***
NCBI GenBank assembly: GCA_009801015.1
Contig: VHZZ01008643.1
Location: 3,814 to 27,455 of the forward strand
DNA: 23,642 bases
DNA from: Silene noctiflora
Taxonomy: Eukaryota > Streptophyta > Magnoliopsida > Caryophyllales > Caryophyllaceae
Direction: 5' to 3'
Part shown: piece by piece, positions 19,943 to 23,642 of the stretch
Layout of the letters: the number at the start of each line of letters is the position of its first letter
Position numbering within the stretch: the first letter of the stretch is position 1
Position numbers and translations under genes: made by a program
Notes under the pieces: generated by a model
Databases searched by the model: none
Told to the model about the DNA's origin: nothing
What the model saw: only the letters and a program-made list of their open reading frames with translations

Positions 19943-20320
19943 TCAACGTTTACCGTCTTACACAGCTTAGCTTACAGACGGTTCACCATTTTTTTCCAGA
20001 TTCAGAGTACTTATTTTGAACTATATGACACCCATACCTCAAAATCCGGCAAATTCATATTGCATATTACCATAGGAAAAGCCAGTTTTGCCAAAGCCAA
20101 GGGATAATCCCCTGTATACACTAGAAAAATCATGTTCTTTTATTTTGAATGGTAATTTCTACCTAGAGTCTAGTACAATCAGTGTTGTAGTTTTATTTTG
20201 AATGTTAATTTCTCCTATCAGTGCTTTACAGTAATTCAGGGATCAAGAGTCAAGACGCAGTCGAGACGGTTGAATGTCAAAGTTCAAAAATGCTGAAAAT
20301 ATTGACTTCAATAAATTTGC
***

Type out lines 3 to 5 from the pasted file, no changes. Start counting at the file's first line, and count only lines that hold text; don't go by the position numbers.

Location: 3,814 to 27,455 of the forward strand
DNA: 23,642 bases
DNA from: Silene noctiflora